Photograph by Morgane Byloos

Photograph by Morgane Byloos

San Francisco Heritage is following the course of development proposals for this site. Front and back views of the Cor-o-van site located at the corner of 16th and Mississippi streets

March 2014

San Francisco Heritage Works to Preserve the City

Morgane Byloos

Morgane Byloos interviewed Mike Buhler, executive director of San Francisco Heritage, about development pressures in the City, and how they may impact historical resources.


View: What’s SF Heritage’s mission, and why is it important for San Francisco?

Buhler: We were established in 1971 in the wake of redevelopment efforts in the Western Addition and other parts of the City where parts of the neighborhood would be demolished. That was a time when a lot of preservation organizations emerged. SF Heritage has a mission to preserve and enhance San Francisco’s unique architectural and cultural identity. In more recent times we have broadened to focus on cultural preservation as well. An example of this would be an initiative we launched this year called Legacy Bars and Restaurants aimed to protect the City’s legendary eating and drinking establishments, many of which have been threatened with displacement or closure in recent years.


View: What about the Southside neighborhoods and the waterfront?

Buhler: We have also been very active on the waterfront. I, myself, serve on the Central Waterfront Advisory Group and work closely with the Port in reviewing developments and projects in the Southside neighborhoods. Through our Issues Committee, which is comprised of members of our board and staff, we often review proposed development projects early in the entitlements process. That gives us, as the City’s leading historic preservation organization, an opportunity to provide early feedback to developers to avoid or minimize impact on historic resources for proposed development projects.


View: What kind of work has SF Heritage done in the neighborhood?

Buhler: In more recent history, we did the survey work of the Dogpatch landmark district, which led to the nomination of that residential district as a San Francisco historic district. Also, another thing that we do is we hold easement on historic properties. The properties that we hold easements on we have the right to review and approve alterations to those properties. That is the one instance where we do have kind of a regulatory role. In the case of the Southside, we have an easement on Bayview Opera House. We are responsible for reviewing alterations to that property and approving them. We have an on-site role to review contracts at Bayview Opera House and in addition to that, for the last few years, we have co-sponsored a concert series with the Bayview Opera House in conjunction with the Black History Month in February. Also, I mentioned our Legacy Bar and Restaurant project, which is an advocacy and education initiative. We have several establishments that are legacy establishments in the Southside neighborhood: Anchor Brewing, Dogpatch Saloon, Sam Jordan’s Bar, The Old Clam House. Future additions would be The Ramp, which is adjacent to Pier 70.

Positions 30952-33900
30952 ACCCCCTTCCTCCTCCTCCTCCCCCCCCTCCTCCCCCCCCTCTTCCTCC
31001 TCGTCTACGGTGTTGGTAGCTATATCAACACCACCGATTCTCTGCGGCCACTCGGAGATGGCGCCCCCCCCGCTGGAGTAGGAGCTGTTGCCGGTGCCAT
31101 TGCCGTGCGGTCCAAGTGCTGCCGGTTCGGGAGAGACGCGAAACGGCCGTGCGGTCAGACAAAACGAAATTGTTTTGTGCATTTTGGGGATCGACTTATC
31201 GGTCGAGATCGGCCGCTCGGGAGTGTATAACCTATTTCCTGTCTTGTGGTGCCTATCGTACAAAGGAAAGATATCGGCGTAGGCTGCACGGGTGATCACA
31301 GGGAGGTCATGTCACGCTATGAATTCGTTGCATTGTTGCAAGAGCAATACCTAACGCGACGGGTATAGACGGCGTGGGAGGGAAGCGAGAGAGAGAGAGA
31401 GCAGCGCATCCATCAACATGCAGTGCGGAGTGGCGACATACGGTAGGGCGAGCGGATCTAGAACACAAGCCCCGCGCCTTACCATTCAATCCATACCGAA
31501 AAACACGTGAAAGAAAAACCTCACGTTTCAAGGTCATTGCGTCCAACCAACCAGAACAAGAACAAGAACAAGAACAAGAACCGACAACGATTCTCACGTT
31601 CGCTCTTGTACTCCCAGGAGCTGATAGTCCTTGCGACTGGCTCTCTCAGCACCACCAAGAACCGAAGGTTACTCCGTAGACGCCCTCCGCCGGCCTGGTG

View: Why is Pier 70 so important historically?

Buhler: Pier 70 is the oldest continuously operating shipyard on the West Coast and it is extraordinarily significant. We applaud the Port for its effort to maintain this historic use at Pier 70 while rehabilitating the historic buildings there.


View: What is SF Heritage’s position on Pier 70 and the transformation of the area?

Buhler: With respect to Pier 70, we are in the midst of our review of the three separate projects that comprise the overall development plan for Pier 70. Crane Cove Park is a project that we have issued a formal comment letter on. The two development parcels on the site are the historic buildings on 20th Street, with Orton Development as the developer. The remainder of the site has Foster City as the developer, and includes a few historic buildings as well and a large open parcel for infill development. In the fall of 2012, we issued a formal comment letter supporting the Crane Cove Park project. At the time we were presented with a few different options for how the site would be laid out and interpreted and how construction would be phased in. We provided early support and input on the interpretive approach of the site. Of course, that project has evolved over the last several months and some changes have been made. As a member of the CWAG, the Central Waterfront Advisory Group, we saw the latest iteration of the project a few weeks ago. We are still strongly supportive of that and its treatment of historic resources.